A one-way ANOVA conducted on PGSI scores of the LER (M = 2.78, SD = 4.23), PE (M = 3.91, SD = 3.74), and CE (M = 6.99, SD = 5.52) groups was significant [F(2, 846) = 61.01, p<.001). Bonferroni-adjusted post hoc tests with overall α = .05 found significant contrasts between the LER and PE gamblers (p = .021), LER and CE gamblers (p<.001), and PE and CE gamblers (p<.001).

The frequencies of respondents within the LER, PE, and CE subtypes who were at low, moderate, and high risk of pathological gambling are given in Table 3. The percentage of people at either moderate or high risk of pathological gambling (i.e., so-called “problem gamblers”) was higher among the CE subtype (80.1%) than the PE group [56.8%; χ2(1) = 87.3, p<.001] or the LER group [36.0%, χ2(1) = 38.9, p<.001]. The difference between PE and LER subtypes was nonsignificant [χ2(1) = 0.09, p = .760].


This study tested associations between the three subscales of the GMQ and vulnerability to pathological gambling measured by the PGSI in a large sample of frequent slots players. The participants in this study were recruited and tested inside two slots venues, and all of the included cases reported that they had played slot machines weekly or more frequently within the previous 30 days. This supports their status as frequent slots gamblers, and our results give important insights into the motives for gambling in this at-risk population. These results complement the findings of Dechant and Ellery (2011) of low-frequency normal gamblers. The stability of our findings is likely to be very high because of the large sample, but there is a possible sampling bias that may have been introduced by our methods of selecting and recruiting participants. The sample consisted mostly of older adults who play very frequently, which may have contributed to an overrepresentation of individuals with Enhancement and Coping motives, as some retired people might visit slots venues in search of excitement or to alleviate their boredom. However, the results of Stewart and Zack (2008) and Stewart et al. (2008) converge very well with the present findings and suggest minimal sampling bias in these studies which used very different sampling methods.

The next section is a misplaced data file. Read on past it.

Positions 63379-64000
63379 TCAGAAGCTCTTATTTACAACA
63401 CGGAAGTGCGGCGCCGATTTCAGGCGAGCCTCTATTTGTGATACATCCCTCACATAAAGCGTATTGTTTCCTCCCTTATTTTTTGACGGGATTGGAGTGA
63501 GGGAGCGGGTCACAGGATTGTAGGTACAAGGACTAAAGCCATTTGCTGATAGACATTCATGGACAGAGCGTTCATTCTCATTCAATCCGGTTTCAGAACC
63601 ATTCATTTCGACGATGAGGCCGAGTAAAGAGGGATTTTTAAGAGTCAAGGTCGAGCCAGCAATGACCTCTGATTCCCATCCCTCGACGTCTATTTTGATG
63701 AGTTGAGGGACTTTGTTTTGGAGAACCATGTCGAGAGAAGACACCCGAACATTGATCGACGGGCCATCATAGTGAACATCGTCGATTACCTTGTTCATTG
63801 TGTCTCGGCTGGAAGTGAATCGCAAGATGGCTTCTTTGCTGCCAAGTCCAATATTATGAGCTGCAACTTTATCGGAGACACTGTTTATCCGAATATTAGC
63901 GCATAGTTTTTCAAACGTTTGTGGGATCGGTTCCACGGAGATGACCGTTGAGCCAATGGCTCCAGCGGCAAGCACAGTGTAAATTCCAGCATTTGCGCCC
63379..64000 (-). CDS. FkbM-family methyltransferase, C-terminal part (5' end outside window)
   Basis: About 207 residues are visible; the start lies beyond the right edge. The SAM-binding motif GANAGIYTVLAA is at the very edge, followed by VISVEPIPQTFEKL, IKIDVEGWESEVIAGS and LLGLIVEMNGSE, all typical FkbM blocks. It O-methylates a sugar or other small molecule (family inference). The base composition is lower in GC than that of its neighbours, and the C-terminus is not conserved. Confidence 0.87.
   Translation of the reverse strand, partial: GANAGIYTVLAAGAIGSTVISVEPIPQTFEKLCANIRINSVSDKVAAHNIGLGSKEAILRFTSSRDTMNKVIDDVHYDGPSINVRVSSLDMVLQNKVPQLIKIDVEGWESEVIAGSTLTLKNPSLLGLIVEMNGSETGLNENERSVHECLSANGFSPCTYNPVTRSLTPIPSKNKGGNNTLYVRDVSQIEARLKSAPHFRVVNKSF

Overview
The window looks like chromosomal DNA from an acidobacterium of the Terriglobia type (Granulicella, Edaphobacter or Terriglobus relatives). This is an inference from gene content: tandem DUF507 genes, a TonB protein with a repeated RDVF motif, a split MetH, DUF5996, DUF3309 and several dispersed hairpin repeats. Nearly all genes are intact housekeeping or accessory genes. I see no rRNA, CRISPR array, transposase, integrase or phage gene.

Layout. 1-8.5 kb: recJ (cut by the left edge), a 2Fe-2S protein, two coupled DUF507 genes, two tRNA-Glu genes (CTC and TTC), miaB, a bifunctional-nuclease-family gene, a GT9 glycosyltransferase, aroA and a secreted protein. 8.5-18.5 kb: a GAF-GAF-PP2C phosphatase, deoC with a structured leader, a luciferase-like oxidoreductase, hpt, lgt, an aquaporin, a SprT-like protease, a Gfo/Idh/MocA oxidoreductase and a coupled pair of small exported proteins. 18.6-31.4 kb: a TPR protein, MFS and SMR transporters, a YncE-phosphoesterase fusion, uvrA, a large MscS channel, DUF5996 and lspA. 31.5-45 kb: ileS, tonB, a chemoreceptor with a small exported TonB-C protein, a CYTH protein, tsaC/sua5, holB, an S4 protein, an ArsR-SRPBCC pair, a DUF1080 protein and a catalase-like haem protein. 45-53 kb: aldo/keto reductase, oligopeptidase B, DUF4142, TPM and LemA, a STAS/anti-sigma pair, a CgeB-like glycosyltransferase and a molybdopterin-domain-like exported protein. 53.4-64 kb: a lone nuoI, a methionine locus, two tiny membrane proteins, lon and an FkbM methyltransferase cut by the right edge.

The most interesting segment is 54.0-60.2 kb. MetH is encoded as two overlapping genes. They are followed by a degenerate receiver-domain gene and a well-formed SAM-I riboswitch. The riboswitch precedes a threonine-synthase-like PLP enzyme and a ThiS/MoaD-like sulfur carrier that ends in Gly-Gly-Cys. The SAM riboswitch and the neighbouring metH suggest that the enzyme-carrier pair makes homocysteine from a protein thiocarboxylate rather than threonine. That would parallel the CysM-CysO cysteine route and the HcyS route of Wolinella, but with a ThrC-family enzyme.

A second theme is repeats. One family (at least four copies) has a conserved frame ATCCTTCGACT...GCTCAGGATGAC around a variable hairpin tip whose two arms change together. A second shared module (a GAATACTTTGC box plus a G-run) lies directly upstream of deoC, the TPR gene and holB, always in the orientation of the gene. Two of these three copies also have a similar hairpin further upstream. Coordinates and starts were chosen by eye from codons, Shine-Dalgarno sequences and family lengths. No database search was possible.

The degree to which the current study replicated Stewart and Zack (2008) and Stewart et al. (2008) is striking. The GMQ scores of this sample were similar to those of Stewart and Zack (2008) and were substantially higher than the “normal” gamblers examined by Dechant and Ellery (2011). Respondents with PGSI scores indicating high risk of pathological gambling had significantly higher scores on the Coping, Enhancement, and Social scales than those in the moderate-risk and low-risk groups. Furthermore, the moderate-risk group had significantly higher Coping and Enhancement scores than the low-risk group. When viewed as a continuous variable, regression of gambling severity (i.e., PGSI scores) onto the three GMQ scales found results very similar to those of Stewart and Zack (2008), with similar β weights for Coping (i.e., .350 vs. .365) and Enhancement (i.e., .136 vs. .156). The Social scale was not a significant predictor in either study.

We also examined the possibility that there might be distinct subtypes among the population of frequent slot players who differ in their motives for gambling excessively. Cluster analysis identified the LER, PE, and CE subtypes which appear to correspond with the Low Emotion Regulation, Enhancement, and Coping subtypes identified by Stewart et al. (2008) using the IGS (although we acknowledge that we made the a priori decision to limit our cluster analysis to a three-cluster solution). Furthermore, our results replicated their finding that Coping gamblers are at greatest risk for pathological gambling. Among the CE gamblers, 39% had PGSI scores indicating high risk of pathological gambling compared to 13% of PE gamblers and 9% of LER gamblers. Even among this population of high-frequency slots players, the CE gamblers were over four times as likely to be at high risk for pathological gambling as the LER gamblers.